I’ve reported extensively since visiting the Indian Himalayas in 2013 on the more powerful global trends that not only are impeding conventional energy development, they have initiated a sweeping transition in production practices, technology, and use. Coal production and consumption is falling in China. The Philippines is closing damaging mines. Civic rebellion is blocking new coal-fired power plants in Bangladesh, and impeding development of oil and natural gas pipelines in the United States.

Solar and wind generating technology is now cheaper than new coal-fired power generation and comparable in cost to natural gas-fueled generation. India is abandoning its mega power program to build mammoth 4,000-megawatt coal-fired power plants. Instead it is pursuing new solar and wind generating installations. South Africa has developed one of the world’s successful clean energy development programs.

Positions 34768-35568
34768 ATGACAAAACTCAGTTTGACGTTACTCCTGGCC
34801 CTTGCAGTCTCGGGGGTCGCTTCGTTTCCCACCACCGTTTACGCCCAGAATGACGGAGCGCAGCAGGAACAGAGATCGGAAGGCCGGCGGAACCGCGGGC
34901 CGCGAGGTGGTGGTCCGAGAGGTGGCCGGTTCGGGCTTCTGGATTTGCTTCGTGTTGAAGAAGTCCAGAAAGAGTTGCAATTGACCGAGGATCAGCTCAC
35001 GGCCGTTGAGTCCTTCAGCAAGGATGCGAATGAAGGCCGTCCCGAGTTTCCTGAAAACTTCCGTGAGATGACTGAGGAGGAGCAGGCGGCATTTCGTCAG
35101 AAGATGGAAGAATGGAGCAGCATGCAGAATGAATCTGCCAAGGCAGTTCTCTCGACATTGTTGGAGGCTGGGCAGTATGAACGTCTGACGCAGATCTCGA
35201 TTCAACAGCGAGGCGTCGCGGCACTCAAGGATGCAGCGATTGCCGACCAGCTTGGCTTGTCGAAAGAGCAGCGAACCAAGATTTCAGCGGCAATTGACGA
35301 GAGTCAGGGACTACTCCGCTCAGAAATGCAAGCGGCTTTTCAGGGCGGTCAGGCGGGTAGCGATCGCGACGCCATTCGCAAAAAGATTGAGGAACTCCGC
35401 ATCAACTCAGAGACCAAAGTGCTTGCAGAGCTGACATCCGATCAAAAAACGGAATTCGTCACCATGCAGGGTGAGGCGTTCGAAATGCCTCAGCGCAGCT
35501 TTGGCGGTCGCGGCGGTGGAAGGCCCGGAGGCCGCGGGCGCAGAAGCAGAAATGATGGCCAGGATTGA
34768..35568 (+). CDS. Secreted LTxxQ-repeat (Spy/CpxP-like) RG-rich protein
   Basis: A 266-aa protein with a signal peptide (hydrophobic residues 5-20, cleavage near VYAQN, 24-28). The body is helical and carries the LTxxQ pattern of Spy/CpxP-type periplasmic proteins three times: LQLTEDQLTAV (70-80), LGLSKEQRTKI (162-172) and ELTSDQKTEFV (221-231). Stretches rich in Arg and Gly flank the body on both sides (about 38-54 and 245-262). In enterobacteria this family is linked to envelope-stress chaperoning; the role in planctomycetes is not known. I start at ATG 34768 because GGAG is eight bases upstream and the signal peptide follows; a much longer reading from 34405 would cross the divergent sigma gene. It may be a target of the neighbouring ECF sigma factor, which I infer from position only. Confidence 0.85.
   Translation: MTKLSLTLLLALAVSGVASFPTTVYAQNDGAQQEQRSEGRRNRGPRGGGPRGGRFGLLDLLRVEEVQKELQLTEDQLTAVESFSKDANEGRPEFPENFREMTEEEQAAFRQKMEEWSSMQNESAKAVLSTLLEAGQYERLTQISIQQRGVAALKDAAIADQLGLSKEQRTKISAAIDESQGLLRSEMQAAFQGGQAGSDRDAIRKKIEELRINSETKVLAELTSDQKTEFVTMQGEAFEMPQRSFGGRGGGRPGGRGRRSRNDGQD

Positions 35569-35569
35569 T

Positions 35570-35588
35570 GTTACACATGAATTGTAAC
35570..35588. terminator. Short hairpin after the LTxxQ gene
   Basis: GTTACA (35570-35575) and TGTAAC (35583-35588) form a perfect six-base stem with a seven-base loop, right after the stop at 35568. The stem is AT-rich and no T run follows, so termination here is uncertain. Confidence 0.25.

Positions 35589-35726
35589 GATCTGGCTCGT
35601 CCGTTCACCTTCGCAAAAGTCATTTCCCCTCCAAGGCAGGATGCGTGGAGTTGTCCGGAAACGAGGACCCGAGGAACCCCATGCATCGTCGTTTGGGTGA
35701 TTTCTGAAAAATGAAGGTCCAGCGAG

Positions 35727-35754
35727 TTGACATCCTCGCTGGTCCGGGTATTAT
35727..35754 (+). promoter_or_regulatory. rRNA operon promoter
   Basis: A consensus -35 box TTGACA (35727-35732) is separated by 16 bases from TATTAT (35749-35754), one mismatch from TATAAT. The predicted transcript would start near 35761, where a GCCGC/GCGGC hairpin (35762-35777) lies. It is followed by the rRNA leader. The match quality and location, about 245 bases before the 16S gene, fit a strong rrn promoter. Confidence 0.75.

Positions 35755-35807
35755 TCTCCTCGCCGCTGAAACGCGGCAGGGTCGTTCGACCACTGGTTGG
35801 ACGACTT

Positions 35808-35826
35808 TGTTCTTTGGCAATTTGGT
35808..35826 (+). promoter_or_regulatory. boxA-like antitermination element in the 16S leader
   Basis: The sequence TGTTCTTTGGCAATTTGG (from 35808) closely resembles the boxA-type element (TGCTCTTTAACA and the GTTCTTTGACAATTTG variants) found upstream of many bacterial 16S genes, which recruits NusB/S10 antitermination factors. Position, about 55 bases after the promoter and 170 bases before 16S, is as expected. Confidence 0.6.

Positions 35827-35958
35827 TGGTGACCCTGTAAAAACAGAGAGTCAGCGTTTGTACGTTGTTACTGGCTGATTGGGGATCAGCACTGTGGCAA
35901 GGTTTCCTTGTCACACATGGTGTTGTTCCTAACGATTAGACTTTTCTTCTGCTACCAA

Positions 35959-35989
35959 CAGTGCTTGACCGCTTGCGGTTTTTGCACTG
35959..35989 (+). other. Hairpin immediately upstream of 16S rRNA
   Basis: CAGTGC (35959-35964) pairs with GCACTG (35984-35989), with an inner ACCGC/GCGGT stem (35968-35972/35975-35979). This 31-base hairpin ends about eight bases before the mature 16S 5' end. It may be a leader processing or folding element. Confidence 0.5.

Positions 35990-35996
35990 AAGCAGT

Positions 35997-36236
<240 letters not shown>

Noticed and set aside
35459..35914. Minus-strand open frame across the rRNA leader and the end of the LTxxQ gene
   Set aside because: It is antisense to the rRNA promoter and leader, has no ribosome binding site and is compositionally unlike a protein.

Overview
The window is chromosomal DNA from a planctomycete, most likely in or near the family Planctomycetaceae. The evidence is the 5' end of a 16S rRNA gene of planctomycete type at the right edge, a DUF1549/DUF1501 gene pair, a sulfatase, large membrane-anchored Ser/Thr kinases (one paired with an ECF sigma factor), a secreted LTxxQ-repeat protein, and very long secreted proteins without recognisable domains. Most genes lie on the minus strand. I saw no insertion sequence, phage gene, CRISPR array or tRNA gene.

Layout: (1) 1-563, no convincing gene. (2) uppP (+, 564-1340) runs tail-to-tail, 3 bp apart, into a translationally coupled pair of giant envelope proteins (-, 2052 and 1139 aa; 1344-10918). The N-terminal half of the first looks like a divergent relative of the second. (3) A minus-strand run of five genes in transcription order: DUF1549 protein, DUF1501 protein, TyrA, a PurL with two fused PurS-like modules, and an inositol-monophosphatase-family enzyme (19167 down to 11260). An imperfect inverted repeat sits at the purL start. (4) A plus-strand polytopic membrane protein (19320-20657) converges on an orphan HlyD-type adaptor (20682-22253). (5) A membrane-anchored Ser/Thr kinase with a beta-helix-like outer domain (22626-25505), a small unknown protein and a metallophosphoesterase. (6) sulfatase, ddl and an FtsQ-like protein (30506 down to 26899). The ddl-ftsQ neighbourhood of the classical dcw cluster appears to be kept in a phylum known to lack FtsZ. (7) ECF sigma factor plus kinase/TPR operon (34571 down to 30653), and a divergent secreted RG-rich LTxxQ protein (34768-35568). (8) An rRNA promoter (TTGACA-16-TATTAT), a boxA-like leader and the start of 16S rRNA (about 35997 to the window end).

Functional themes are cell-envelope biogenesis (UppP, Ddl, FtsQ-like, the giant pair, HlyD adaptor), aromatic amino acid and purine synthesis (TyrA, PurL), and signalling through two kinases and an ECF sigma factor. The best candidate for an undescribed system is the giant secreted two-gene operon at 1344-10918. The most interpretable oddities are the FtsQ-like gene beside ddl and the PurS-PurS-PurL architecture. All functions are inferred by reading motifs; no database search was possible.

Floods, droughts, earthquakes, and fire are causing havoc in the world’s fossil energy regions. And the costs of developing all of the fossil fuels is rising as prices for alternatives drop.

It is these trends that are stranding billions of dollars of resource assets around the world and causing a growing panic in the halls of government, boardrooms, and executive suites. And none are likely to be slowed.

This year, during seven weeks of reporting in South Africa, I learned about another new and powerful trend that is reshaping markets around the world — the pressure that communities and a select group of investigative groups are putting on the world’s big banks to change their lending practices.